We agree with SSA that Cesar has no standing to appeal the relative placement preference issue.   Especially in light of his stipulation to terminate reunification services, we cannot see how the denial of placement with Elvia affects his interest in reunification with the children.   It does not preclude Cesar from presenting any evidence about the children's best interests or their relationship with him.  (See In re Vanessa Z. (1994) 23 Cal.App.4th 258, 261, 28 Cal.Rptr.2d 313;  cf.  In re Daniel D., supra, 24 Cal.App.4th at pp. 1833-1834, 30 Cal.Rptr.2d 245 [although challenge was untimely, mother apparently had standing to raise denial of relative placement preference before termination of reunification services where such placement arguably would have affected the mother's chances at reunification].) 6  “An appellant cannot urge errors which affect only another party who does not appeal.”  (Ibid.;  In re Sarah M. (1991) 233 Cal.App.3d 1486, 1503, 285 Cal.Rptr. 374.)   But Elvia has properly placed the issue before us, and Cesar has formally joined in her arguments;  furthermore, by stipulation of the parties and with the juvenile court's acquiescence, Cesar extensively litigated the issue below.   Under these circumstances, Cesar will be permitted to support Elvia's position with arguments of his own.  (See In re Sarah S., supra, 43 Cal.App.4th at p. 282, fn. 10, 50 Cal.Rptr.2d 503.)

IV. Denial of Cesar's section 388 petition

 Cesar and Elvia's final contention is that the juvenile court erroneously refused to grant a hearing on Cesar's petition under section 388 because there was no prima facie case of changed circumstances.   They claim a showing of new evidence is enough to trigger the right to a hearing.   The statute requires either new evidence or changed circumstances, but  neither of these is sufficient to obtain a hearing without a prima facie showing that “the best interests of the child may be promoted by the proposed change of order․” (§ 388.)   Because we have determined that there must be a new hearing on the relative placement preference issue, however, the claim of error on the section 388 petition is moot.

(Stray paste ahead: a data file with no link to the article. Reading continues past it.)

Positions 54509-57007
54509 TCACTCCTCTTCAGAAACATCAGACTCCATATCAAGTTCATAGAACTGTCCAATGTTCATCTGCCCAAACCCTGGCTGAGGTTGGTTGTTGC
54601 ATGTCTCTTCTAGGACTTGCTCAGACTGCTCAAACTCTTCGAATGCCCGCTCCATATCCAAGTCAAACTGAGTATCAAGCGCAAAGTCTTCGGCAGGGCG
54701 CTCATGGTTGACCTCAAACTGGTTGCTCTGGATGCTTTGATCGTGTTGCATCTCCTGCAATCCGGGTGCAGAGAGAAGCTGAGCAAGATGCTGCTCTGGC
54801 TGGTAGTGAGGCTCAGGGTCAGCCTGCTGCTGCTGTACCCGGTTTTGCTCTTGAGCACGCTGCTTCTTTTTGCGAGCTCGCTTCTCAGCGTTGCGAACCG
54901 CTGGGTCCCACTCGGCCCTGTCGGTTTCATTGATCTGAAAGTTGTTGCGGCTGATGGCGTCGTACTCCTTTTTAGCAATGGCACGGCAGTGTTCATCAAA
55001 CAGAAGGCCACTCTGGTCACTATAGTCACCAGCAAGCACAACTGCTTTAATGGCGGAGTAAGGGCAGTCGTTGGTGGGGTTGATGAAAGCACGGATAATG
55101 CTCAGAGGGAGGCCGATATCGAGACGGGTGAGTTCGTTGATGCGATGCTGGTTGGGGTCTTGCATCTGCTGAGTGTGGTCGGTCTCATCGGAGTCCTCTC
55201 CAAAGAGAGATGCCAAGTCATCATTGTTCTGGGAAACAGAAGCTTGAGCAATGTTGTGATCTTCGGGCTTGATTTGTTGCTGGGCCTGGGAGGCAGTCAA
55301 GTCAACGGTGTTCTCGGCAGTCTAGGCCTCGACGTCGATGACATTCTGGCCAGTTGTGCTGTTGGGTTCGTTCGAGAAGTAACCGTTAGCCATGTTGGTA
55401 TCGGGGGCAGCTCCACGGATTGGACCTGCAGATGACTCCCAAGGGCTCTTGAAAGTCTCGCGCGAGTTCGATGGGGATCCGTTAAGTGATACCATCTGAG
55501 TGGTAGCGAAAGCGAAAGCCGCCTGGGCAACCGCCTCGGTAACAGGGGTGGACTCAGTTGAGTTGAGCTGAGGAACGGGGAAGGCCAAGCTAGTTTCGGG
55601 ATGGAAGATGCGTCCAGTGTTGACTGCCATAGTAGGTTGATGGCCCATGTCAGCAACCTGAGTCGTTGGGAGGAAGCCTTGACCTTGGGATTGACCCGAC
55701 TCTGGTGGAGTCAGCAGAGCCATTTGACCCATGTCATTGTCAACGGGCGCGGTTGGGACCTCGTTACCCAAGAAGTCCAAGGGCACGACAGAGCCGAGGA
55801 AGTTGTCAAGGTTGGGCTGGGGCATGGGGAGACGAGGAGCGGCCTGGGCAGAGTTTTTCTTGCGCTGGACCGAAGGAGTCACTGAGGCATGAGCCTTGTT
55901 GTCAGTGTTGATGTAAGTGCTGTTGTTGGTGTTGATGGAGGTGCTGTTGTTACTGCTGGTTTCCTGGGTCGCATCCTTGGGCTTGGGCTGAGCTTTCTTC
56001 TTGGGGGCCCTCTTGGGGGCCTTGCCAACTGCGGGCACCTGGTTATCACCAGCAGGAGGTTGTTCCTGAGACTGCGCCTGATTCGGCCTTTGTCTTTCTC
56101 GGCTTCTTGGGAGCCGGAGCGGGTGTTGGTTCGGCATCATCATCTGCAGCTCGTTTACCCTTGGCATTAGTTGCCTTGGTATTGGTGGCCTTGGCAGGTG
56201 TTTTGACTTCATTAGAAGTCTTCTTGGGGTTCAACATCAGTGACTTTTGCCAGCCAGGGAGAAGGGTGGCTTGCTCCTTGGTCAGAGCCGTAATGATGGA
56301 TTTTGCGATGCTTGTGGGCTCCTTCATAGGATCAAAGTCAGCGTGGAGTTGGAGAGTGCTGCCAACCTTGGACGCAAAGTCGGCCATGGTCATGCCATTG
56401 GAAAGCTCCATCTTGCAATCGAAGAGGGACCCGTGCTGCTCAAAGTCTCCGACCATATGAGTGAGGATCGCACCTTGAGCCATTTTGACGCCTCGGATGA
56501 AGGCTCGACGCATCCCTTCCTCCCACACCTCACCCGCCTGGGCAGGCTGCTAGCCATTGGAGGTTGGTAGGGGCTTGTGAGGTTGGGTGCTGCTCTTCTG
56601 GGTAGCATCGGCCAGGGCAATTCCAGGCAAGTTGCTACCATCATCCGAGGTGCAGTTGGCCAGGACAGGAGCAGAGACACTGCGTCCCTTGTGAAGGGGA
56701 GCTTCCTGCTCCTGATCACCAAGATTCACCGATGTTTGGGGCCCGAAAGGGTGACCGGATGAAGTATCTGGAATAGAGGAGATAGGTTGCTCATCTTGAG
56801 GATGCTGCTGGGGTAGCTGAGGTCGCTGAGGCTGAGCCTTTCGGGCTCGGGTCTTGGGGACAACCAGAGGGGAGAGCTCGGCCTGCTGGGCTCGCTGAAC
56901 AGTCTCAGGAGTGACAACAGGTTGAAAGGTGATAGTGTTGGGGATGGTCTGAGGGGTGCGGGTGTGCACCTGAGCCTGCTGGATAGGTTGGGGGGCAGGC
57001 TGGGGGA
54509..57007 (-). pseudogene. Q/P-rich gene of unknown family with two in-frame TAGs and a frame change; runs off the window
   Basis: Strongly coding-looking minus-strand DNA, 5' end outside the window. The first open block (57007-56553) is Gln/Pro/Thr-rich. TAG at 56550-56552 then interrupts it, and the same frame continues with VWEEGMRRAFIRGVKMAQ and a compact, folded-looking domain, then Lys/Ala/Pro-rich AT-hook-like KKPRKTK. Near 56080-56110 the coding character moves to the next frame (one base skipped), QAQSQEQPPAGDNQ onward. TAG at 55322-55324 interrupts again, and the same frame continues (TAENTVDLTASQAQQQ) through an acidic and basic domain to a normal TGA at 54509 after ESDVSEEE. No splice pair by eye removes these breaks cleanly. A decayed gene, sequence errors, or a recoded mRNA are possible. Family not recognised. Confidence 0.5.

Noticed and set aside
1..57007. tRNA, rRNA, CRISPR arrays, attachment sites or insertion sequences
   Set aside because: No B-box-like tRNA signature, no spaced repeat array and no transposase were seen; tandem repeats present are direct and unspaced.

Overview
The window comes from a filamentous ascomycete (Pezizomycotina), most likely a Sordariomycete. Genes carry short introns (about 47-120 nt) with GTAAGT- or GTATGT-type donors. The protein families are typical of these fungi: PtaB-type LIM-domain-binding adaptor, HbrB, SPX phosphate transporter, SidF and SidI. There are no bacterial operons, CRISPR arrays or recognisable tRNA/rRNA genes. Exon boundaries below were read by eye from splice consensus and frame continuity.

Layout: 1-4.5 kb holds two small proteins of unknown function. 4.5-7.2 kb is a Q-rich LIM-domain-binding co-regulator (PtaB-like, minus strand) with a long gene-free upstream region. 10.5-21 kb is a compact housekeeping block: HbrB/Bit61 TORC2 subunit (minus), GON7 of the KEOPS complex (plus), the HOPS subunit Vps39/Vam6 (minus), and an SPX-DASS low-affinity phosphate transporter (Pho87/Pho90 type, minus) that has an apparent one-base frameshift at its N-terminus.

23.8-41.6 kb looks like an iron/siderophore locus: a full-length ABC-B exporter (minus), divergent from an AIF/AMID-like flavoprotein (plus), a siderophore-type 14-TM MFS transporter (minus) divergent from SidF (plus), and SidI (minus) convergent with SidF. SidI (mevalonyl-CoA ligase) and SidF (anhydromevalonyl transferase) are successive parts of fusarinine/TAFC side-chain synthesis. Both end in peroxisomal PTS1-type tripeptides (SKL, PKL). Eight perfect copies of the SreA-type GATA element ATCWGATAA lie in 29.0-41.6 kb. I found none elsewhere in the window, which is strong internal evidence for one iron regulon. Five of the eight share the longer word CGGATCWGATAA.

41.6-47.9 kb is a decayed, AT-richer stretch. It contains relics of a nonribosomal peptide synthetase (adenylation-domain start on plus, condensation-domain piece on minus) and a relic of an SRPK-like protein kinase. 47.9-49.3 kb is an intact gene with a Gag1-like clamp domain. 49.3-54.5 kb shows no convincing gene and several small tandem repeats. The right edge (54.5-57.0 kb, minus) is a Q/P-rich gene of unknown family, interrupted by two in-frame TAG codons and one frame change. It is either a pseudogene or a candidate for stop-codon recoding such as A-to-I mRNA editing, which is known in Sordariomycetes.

V. Disposition

Let a writ of mandate issue directing the juvenile court to reverse its order finding no abuse of discretion by SSA and denying placement with Elvia and enter a new order directing SSA to complete its assessment of Elvia as required by section 361.3.   After the assessment is complete, the juvenile court shall hold a new hearing where it will exercise its independent judgment on the suitability of placing the children with Elvia.   The stay of the permanency hearing, previously scheduled for March 13, 2001, will remain in force and effect until the relative placement issue is heard and resolved.7


1.   There is a pending appeal by SSA from this order.

2.   The social worker described the CAR report as follows:  “[I]n the narrative summary it was disclosed that the minor, Cesar V. reported that he and his mother, Elvia E. constantly argue and that his mother physically abuse[d] him for years.   Cesar further reported that for the past six months his mother has been hitting him with objects (i.e., phones, vases, etc.) and mother also tells him that ‘she wishes that she never had him and that he is not worth a piece of shit, etc.’   Cesar's mother admitted to ongoing verbal abuse and Cesar's father confirmed that there is a history of ongoing arguments between the mother and child and [the father] did not know who to believe regarding this incident.”

3.   All statutory references are to the Welfare and Institutions Code unless otherwise specified.